Usually topped by massive four-barrel carburetors, this type of supercharger looks like a giant transfer case sitting on top of the engine block. This big guy is a Roots blower, the most common aftermarket example of a positive displacement supercharger. The carbs feed the two straight rotors housed in the case. The rotors have two or three lobes that act as scoops to capture air and compress it in the bottom of the case before sending it on to the intake manifold. A roots-style blower is what you would find on Courtney Force's NHRA Funny Car. A similar-looking version is the Eaton style, found on the less racy Pontiac Grand Prix GTP.

Another version of positive displacement is the Lysholm twin-screw supercharger, found on the Ford GT supercar and SVT Lightning pickup. These have two rotors that are helically wound together, like two giant screws. When they rotate, the screws mesh tightly together and compress the air internally for an efficient air charge. Manufacturers say this results in better performance, but they aren't as common due to the complex and expensive design.

While PSIs of boost is the standard measure for turbochargers, superchargers are also designated by their capacity rating. For instance, GMC's 6-71 supercharger can scavenge six cylinders of 71 cubic inches of air each with each revolution. GMC blowers ranging from 6-71 to 16-71 in capacity are pretty common in drag racing and other motorsports.

Centrifugal

If you attend car shows, you've probably seen a Vortech centrifugal supercharger under the hood of a street rod or modern Mustang. These resemble a belt driven turbo, and that is a good analogy. The belt drive spins a multi-vaned compressor wheel within a housing. Inside, a set of gears spins the supercharger faster than the engine, so it acts as a turbo minus the exhaust gas heat and lag. This makes for a popular aftermarket upgrade due to the compact design, quiet operation, and impressive power potential.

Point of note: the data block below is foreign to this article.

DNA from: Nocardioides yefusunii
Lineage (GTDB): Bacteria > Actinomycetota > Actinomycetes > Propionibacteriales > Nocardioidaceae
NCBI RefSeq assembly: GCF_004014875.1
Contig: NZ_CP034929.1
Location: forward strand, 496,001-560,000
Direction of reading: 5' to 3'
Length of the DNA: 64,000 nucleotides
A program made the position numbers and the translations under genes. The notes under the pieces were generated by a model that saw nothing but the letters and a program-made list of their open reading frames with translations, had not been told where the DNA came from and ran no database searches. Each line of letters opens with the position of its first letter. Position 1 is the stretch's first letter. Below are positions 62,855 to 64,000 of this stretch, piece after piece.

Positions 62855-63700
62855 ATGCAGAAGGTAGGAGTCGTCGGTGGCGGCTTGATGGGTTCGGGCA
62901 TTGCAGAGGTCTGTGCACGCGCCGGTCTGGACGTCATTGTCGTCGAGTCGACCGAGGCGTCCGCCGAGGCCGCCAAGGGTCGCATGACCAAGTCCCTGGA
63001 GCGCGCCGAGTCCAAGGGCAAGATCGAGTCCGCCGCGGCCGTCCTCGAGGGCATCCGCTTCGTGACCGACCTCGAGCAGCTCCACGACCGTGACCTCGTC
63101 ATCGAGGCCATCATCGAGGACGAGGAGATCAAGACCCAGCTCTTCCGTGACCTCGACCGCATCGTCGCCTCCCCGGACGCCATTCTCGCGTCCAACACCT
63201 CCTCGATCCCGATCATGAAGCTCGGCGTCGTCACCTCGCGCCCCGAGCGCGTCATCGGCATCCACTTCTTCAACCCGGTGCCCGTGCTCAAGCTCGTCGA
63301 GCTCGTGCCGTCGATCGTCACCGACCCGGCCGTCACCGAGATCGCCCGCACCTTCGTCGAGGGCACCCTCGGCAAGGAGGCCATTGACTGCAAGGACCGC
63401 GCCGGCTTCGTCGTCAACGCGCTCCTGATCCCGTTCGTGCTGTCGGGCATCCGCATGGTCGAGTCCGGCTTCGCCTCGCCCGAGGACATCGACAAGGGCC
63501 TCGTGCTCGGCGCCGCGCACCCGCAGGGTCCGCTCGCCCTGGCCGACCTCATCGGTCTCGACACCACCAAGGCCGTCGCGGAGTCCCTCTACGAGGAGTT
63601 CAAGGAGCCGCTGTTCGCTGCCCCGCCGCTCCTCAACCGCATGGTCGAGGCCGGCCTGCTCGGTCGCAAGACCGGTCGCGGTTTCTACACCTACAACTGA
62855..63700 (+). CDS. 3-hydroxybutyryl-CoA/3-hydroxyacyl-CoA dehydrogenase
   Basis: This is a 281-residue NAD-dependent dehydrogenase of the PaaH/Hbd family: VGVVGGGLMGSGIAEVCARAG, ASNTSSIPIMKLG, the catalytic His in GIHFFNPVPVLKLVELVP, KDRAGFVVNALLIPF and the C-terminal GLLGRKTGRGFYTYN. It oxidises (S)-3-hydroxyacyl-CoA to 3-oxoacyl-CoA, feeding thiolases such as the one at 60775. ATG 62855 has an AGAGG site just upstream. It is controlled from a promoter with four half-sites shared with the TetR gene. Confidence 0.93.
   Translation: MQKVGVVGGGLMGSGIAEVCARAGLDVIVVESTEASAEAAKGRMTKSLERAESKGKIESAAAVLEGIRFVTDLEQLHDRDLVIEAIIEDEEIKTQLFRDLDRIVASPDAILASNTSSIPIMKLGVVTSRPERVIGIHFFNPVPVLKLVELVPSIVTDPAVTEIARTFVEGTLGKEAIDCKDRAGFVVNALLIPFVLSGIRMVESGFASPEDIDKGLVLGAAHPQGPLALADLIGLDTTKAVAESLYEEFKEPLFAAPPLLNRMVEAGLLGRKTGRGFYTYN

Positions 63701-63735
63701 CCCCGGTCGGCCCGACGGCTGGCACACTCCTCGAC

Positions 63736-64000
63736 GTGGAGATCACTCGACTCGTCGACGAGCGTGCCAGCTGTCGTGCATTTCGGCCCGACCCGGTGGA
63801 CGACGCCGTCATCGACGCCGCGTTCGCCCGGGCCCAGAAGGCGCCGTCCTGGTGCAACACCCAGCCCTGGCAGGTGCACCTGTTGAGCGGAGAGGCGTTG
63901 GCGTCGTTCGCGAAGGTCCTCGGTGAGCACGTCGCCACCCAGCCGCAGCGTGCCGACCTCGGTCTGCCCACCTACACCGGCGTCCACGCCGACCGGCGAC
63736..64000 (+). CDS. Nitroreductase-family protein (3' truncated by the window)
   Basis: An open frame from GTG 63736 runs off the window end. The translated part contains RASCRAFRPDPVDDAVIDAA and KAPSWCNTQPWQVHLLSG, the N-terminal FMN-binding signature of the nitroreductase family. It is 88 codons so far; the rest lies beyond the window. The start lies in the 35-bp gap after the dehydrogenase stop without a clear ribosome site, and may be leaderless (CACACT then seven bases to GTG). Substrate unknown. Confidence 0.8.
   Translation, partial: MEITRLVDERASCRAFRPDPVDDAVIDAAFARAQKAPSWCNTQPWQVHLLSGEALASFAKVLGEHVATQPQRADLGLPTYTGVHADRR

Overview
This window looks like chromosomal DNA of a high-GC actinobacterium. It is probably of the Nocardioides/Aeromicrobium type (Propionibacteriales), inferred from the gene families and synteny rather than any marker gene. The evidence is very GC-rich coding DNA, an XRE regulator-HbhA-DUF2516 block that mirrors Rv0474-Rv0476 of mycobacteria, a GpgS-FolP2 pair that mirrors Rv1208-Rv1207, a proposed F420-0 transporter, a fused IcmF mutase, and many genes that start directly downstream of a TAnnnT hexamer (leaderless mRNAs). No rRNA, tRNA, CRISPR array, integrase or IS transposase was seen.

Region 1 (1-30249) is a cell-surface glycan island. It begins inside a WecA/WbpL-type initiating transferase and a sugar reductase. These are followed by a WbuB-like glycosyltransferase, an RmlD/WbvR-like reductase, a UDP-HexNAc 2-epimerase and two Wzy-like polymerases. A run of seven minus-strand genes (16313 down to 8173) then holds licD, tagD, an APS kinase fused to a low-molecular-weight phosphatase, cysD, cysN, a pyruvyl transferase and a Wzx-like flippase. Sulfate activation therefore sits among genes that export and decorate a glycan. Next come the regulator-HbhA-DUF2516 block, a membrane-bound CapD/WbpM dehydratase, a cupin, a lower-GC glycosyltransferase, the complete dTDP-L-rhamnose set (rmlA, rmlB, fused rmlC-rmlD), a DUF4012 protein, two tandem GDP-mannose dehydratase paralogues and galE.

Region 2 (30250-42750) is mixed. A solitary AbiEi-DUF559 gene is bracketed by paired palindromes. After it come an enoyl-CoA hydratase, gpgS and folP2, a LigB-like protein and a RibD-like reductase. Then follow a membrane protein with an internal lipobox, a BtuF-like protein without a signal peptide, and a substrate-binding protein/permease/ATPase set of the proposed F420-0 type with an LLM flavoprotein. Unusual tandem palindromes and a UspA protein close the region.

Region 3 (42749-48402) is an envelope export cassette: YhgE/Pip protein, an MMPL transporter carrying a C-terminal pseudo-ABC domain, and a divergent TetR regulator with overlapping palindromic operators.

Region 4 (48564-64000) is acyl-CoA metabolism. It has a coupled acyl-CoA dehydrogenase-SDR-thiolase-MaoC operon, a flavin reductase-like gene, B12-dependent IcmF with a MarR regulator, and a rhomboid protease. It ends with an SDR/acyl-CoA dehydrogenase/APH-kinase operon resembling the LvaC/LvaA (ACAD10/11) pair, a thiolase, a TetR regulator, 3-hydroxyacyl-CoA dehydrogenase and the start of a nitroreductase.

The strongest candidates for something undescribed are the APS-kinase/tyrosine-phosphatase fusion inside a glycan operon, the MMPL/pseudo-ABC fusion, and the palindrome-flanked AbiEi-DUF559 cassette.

Electric

No, not those scammy “electric superchargers" you find on eBay. The $10 versions are just PC cooling fans attached to an intake tube, while the $100 versions are a cheapo boat bilge pump. Either way, you would likely lose power running them in a vehicle, as it's just a blockage causing an air restriction. An actual electric supercharger is a recent development, but it's basically a compressor wheel mated to a 48V electric motor. When you need more engine power, the motor activates the supercharger until no longer needed, then systems like regenerative braking can recharge the system.

Thinking of Adding a Supercharger?

Before you run out and buy a supercharger for your vehicle, you should know a few basics. Supercharger kits are a bit expensive, but as long as your engine is in good shape, it will reliably provide increased power for years. Check your compression to make sure your engine is healthy enough for a blower. If you are running regular gas now, you will most likely be forced to buy premium for higher knock resistance and prevent pinging. You will want to perform a few other upgrades at the same time. Check out a higher-flowing exhaust system—since the supercharger is forcing in more air, you need a way for it all to escape. Also upgrade your plug wires and/or ignition coils, since it will need more power to ignite the extra fuel and air. Some kits play well with the OEM fuel pump, but others will require you to swap out for an upgraded pump. If EFI, you'll also need a new ECU tune.

The biggest things for maintenance are to watch your boost, engine oil, and coolant temps with aftermarket gauges. Then be sure to change your oil on time, and use a high-quality synthetic. Some superchargers use engine oil to lube the blower, while others use a separate oil tank. Either way, be sure to check and maintain your fluids to keep it operating at peak efficiency.

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Last updated April 27, 2019